Now click the Code::Blocks “Build and run” button. The code should compile, link and begin executing. But only a small frame with a button labeled “Show Grid” appears. Click the button, and the grid should appear and the scrollbars should work. You should be able to drag the edges or corners of the grid to enlarge it.The button on the grid should look something like this.
 
 
 
Of course, there is nothing in the grid. That comes next.
 
 
 
  
 +
Now click the Code::Blocks “Build and run” button. The code should compile, link and begin executing. But only a small frame with a button labeled “Show Grid” appears. Click the button, and the  grid should appear and the scrollbars should work. You should be able to drag the edges or corners of the grid to enlarge it.
 +
[[File:MatGridRunning.png]]
 
Of course, there is nothing in the grid. That comes next.
 
Of course, there is nothing in the grid. That comes next.

Revision as of 03:11, 17 January 2017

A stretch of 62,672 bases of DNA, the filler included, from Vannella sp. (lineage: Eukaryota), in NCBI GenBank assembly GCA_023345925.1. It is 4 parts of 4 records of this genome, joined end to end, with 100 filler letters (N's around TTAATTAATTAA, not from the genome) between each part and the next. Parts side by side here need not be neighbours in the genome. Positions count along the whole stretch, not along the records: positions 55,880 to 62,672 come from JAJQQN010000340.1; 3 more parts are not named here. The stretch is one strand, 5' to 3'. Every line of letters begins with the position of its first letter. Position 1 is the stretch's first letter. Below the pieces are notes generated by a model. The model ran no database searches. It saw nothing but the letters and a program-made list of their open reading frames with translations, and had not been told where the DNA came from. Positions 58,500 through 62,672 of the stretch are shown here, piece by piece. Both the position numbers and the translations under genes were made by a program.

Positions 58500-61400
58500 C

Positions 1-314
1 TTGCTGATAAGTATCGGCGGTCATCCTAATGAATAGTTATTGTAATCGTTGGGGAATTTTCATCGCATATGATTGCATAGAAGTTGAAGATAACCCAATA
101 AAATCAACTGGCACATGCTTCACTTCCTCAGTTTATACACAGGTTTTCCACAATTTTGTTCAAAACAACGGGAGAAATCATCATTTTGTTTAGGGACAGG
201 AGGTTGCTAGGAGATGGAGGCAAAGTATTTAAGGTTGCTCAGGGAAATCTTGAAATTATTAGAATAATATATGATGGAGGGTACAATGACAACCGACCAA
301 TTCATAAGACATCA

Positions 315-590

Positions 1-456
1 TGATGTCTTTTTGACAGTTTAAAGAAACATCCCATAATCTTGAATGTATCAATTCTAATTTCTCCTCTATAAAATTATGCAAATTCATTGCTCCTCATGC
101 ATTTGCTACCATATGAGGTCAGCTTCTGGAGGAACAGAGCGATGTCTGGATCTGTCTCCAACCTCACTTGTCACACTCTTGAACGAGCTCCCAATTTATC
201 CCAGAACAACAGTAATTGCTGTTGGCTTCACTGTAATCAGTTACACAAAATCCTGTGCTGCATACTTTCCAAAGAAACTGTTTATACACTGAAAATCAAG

A grid can be a useful way to display data, especially matrices of numbers. If the matrices are large, the full grid will be too big for the screen, so we will want to display it in modest proportions but allow the user to resize it or scroll about in it with the mouse. Like so many things related to computing, creating such a grid with wxSmith is easy once you know how, but figuring out how can consume many hours. What follows is the distilled result of such a trial-and-error process, and it is but a work in progress. At present, it shows how to create a grid with scroll bars with wxSmith and how to display it from a running program with the click of a button. But so far, the grid is all blank; putting data into it and getting that data displayed properly is the next step.